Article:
By JOHN DORN
For the first time ever, a computerized umpire was used in a professional baseball game to determine balls and strikes.
The San Rafael Pacifics hosted the Vallejo Admirals on Wednesday with three cameras and a computer determining if pitches were strikes. The teams aren't affiliated with Major League Baseball, but the event could have far-reaching implications on the sport as a whole.
Vox covered exactly how the process works:
PITCHf/x uses three cameras — one in center field and two mounted on the grandstand — to track each pitch. Each camera captures about 30 images of the ball from the time it leaves the pitcher's hand to the time it's caught, and a computer analyzes this data to determine its path, speed, and location as it crosses home plate.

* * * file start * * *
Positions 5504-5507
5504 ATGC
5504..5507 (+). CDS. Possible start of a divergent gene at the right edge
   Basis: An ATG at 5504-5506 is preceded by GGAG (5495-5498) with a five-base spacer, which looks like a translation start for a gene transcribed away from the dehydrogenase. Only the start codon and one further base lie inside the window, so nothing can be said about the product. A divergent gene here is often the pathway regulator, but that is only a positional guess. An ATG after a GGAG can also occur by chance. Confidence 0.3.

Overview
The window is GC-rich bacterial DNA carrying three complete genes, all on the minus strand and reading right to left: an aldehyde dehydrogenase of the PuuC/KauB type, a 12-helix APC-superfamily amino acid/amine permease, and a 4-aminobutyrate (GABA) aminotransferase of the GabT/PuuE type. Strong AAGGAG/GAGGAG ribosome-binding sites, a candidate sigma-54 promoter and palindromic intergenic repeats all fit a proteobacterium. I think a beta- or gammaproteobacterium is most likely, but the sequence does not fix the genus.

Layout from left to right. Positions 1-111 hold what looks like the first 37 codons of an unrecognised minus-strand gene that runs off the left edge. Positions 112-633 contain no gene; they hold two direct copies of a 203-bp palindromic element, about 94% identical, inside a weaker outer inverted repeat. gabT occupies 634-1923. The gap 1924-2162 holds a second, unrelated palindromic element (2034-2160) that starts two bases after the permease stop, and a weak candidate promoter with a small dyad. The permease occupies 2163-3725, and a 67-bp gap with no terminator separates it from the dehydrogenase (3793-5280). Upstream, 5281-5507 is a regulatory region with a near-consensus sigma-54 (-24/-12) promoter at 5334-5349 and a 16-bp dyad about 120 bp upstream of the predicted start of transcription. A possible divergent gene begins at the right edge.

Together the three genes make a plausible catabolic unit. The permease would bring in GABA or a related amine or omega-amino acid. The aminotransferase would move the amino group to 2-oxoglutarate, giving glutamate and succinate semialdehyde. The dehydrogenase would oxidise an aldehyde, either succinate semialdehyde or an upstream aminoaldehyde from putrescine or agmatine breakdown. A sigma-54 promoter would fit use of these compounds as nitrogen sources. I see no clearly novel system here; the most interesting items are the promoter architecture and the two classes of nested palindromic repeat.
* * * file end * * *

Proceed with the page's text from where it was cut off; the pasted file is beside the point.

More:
The technology has been used in MLB.com's Gameday tracking for years, but the shift toward applying it to on-field action has been resisted for a number of reasons.
A home plate umpire was stationed behind the dish for the game, but solely to call fair and foul balls as well as plays at the plate.
"They told me to stick my thumb in my belt loop so that I didn't call strikes," Dean Poteet said after the game.
The experiment is one that baseball traditionalists have forever been opposed to, but a number of players in the game left the experience with rave reviews.
"I feel like it speeds the game up more, it gets the hitters to swing at more pitches," Vallejo Admirals third baseman Joshua Wong told ArsTechnica.com. "It's good for the game. Just being more accurate and having better calls is going to help us more."
What about you? Do you think the robot ump movement should gain traction?
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